That made me laugh. Math was over. No, I'm not anti-Hillary, or even anti-Clinton. But I needed to explain. We headed to youtube to find this video:

This, in turn led to a history discussion (does it count as history when it was so recent?). We talked about the two party political system, political dynasties like the Bush and Clinton families and the role of the media in shaping policies. We also talked about personal responsibility and how "uncool" it is to have both a wife and a girlfriend.

This is yet another reason why I love homeschooling. We had the time to get deep into a topic, could strike while the iron was hot and give them as much information as they wanted. They also get to understand one of their mother's favorite expressions and have hot dogs for lunch with no worries about the incredible snow.

Tuesday, February 5, 2008

Questions and Answers

This morning I had to reschedule the big boy's follow up appointment with the ear doctor because we are still without a car and Mark is on duty, so he has to be in by 6:30. While scheduling with the receptionist, who was trying to work around school hours, I told her we are homeschooling and have Monday and Wednesday mornings open. Usually this information makes appointment schedulers happy, but this one's response was "Oh, that wasn't an option when my kids were little...I'm not sure I would have been able to do it anyway...They liked having friends...How's Wednesday at 8:15?" As usual in these situations, I bit my tongue.

But it brought to mind The Bitter Homeschooler's Wish List and I said "No. 17" to myself. Number 17: "Stop saying 'Oh, I could never homeschool!' Even if you think it's some kind of compliment, it sounds more like you're horrified. One of these days, I won't bother disagreeing with you any more." You can find all 25 at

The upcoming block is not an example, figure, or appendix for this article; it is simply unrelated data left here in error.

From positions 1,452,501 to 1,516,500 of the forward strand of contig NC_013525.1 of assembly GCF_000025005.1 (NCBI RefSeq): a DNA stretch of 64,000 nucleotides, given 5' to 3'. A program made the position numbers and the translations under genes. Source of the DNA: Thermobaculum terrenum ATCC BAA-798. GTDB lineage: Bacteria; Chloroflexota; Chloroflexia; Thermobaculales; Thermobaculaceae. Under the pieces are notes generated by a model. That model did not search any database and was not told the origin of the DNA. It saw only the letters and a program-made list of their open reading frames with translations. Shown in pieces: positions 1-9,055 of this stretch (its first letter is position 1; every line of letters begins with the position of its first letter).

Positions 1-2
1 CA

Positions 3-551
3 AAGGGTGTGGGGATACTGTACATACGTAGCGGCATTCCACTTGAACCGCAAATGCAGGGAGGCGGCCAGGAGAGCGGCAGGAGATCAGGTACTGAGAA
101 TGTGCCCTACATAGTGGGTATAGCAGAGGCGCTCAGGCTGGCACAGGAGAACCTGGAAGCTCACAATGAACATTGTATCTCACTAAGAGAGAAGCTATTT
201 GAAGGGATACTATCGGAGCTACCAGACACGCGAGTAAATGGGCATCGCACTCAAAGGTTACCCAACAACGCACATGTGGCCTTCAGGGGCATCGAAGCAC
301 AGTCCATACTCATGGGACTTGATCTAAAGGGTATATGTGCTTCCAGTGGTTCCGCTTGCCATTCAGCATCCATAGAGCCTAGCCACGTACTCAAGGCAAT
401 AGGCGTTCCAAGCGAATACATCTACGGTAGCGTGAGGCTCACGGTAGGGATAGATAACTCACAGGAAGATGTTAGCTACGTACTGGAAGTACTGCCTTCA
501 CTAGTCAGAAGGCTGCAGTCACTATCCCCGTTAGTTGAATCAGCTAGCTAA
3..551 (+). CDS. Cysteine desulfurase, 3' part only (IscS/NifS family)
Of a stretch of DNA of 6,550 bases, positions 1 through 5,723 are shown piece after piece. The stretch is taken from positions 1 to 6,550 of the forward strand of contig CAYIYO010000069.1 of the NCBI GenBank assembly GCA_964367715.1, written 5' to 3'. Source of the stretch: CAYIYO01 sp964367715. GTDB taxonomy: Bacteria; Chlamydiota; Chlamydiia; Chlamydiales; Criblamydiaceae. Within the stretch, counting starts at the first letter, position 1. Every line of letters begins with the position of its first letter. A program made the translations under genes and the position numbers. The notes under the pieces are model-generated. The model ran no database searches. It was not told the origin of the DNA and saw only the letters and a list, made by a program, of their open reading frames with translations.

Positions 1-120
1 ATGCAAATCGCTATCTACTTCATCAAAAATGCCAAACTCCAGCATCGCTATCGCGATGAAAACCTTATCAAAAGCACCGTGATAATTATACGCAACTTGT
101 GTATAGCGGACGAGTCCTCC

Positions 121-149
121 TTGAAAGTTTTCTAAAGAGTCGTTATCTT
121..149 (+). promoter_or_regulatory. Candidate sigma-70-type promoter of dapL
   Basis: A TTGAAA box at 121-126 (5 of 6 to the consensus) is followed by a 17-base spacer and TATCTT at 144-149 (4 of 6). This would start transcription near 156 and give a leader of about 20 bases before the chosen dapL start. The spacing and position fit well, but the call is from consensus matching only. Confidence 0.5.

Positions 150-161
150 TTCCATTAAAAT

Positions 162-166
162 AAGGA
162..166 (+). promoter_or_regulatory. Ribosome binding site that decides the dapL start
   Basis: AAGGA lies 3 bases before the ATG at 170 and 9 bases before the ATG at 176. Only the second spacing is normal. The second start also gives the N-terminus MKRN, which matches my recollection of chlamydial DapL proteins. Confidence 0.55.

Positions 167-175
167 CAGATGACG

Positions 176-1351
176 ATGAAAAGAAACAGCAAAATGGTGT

I have two all time favorite comments from other people about our family's very psersonal decision to homeschool. The first was from my brother, who said "How can there be no requirements from the state? What if you raise a bunch of idiots?"

Number 11: "Please stop questioning my compentency and demanding to see my credentials. I didn't have to complete a course in catering to successfully cook dinner for my family; I don't need a degree in teaching to educate my children. If spending at least 12 years in the kind of chew-it-up and spit-it-out educational facility we call public school left me with so little information in my memory banks that I can't teach the basics of an elementary education to my nearest and dearest, maybe there's a reason I'm so reluctant to send my child to school."

The second was from another mom at karate class. "Oh, I could never do that. I really just want my kids to blossom."

Number 3: "Quit interrupting my kid at her dance lesson, scout meeting, choir practice, baseball game, art class, field trip, park day, music class, 4H club, or soccer lesson to ask her if as a homeschooler she ever gets to socialize."

So, when I know people really aren't interested, I keep my mouth shut. When people are interested in what we do all day, how we learn, what the adventure is like, I talk up a blue streak. When they shut me out with their judgements, I smile and call off a number in my head.